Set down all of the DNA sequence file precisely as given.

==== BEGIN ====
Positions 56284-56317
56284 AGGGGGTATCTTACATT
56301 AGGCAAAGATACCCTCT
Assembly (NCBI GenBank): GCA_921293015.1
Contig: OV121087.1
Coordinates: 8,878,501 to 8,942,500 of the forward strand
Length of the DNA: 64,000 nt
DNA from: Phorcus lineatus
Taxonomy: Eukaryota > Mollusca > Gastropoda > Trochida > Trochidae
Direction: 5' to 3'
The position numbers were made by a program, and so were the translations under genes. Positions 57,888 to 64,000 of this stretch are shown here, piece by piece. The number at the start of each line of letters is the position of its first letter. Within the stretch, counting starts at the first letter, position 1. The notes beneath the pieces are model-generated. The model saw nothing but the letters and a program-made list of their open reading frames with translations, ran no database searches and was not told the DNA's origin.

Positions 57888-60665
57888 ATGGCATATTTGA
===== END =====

Positions 56284-56317
56284 AGGGGGTATCTTACATT
56301 AGGCAAAGATACCCTCT
Assembly (NCBI GenBank): GCA_921293015.1
Contig: OV121087.1
Coordinates: 8,878,501 to 8,942,500 of the forward strand
Length of the DNA: 64,000 nt
DNA from: Phorcus lineatus
Taxonomy: Eukaryota > Mollusca > Gastropoda > Trochida > Trochidae
Direction: 5' to 3'
The position numbers were made by a program, and so were the translations under genes. Positions 57,888 to 64,000 of this stretch are shown here, piece by piece. The number at the start of each line of letters is the position of its first letter. Within the stretch, counting starts at the first letter, position 1. The notes beneath the pieces are model-generated. The model saw nothing but the letters and a program-made list of their open reading frames with translations, ran no database searches and was not told the DNA's origin.

Positions 57888-60665
57888 ATGGCATATTTGA